Evaluating the Effectiveness of Self-Created Student Screencasts as a Tool to Increase Student Learning Outcomes in a Hands-On Computer Programming Course
Information Systems Education Journal
Computer programming is challenging to teach and difficult for students to learn. Instructors have searched for ways to improve student learning in programming courses. In an attempt to foster hands-on learning and to increase student learning outcomes in a programming course, the authors conducted an exploratory study to examine student created screencasts and their impact on students’ performance regarding specific learning outcomes in a hands-on programming course. This study was conducted over four semesters when an instructor taught two sections of the course per semester; one section generated self created student screencasts in-class and the other section did not. The subjects were undergraduate business students enrolled in an upper level applications/programming course at a university in Pennsylvania State System of Higher Education system. The experimental method was used to compare the differences in graded classroom activities, theory assessments, lab assessments, and final exam scores between the classes. Results showed that students who created screencasts while following along with the instructors step by step programming instructions as well as created screencast while independently working significantly (p<.05) performed more successful on theory assessments, lab assessments, and the final exam scores verses those students that did not.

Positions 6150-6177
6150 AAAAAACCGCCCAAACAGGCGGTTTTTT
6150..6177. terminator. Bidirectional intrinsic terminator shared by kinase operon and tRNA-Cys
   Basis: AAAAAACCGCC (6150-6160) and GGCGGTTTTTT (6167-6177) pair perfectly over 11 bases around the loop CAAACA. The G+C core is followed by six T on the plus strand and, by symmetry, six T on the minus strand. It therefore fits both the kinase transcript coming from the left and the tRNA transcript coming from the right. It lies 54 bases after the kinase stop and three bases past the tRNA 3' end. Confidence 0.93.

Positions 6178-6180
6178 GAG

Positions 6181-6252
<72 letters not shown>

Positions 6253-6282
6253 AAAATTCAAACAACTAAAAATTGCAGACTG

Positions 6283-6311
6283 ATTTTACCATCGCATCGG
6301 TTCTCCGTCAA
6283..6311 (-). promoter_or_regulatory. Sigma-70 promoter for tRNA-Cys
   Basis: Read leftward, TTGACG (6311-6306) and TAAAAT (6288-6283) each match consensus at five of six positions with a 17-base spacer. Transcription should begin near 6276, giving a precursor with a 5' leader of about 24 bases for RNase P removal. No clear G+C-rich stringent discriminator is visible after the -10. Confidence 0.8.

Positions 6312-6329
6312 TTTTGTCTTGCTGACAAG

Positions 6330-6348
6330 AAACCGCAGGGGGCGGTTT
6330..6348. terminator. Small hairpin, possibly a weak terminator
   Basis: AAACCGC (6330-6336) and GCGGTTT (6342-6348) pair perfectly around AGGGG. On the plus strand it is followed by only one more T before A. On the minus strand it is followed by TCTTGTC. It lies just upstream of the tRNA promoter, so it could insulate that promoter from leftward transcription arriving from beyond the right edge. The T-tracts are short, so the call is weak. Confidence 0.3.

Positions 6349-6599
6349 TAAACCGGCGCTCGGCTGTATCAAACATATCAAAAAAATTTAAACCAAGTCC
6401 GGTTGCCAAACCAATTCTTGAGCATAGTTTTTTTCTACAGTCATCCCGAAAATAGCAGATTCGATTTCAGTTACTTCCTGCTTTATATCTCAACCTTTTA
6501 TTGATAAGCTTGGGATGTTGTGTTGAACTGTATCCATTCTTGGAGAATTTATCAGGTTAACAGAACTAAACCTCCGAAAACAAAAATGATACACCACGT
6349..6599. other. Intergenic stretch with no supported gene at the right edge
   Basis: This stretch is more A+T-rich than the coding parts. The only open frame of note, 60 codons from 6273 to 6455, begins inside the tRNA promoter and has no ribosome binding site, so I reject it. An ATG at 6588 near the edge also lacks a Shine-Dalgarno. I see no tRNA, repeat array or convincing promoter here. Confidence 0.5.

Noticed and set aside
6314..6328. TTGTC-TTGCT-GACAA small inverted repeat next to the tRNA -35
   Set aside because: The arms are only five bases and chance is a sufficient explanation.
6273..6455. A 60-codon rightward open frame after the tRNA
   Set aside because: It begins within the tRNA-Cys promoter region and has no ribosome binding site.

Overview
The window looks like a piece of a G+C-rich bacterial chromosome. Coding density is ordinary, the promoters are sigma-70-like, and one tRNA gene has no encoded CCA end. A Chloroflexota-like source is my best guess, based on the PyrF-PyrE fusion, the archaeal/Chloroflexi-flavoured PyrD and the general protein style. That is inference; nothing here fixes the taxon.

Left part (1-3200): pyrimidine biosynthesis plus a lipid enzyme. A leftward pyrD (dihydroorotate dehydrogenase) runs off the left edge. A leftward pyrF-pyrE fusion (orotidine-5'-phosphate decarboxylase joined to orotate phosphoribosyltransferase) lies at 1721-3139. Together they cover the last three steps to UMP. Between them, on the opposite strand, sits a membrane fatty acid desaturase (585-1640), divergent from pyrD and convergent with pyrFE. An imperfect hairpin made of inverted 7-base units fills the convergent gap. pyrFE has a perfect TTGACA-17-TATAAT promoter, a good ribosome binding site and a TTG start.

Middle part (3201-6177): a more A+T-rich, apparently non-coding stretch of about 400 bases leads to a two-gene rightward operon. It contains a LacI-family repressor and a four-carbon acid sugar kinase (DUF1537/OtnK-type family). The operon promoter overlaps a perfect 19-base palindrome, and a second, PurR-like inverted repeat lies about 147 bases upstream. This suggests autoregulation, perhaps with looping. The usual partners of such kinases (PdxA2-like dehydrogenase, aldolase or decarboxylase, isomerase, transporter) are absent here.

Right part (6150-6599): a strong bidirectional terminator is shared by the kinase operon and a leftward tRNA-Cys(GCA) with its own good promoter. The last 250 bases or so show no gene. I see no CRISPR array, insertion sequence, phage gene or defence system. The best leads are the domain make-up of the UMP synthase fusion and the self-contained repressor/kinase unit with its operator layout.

Powell, Loreen Marie, Hayden Wimmer.
"Evaluating the Effectiveness of Self-Created Student Screencasts as a Tool to Increase Student Learning Outcomes in a Hands-On Computer Programming Course."
Information Systems Education Journal, 13 (5): 106-111.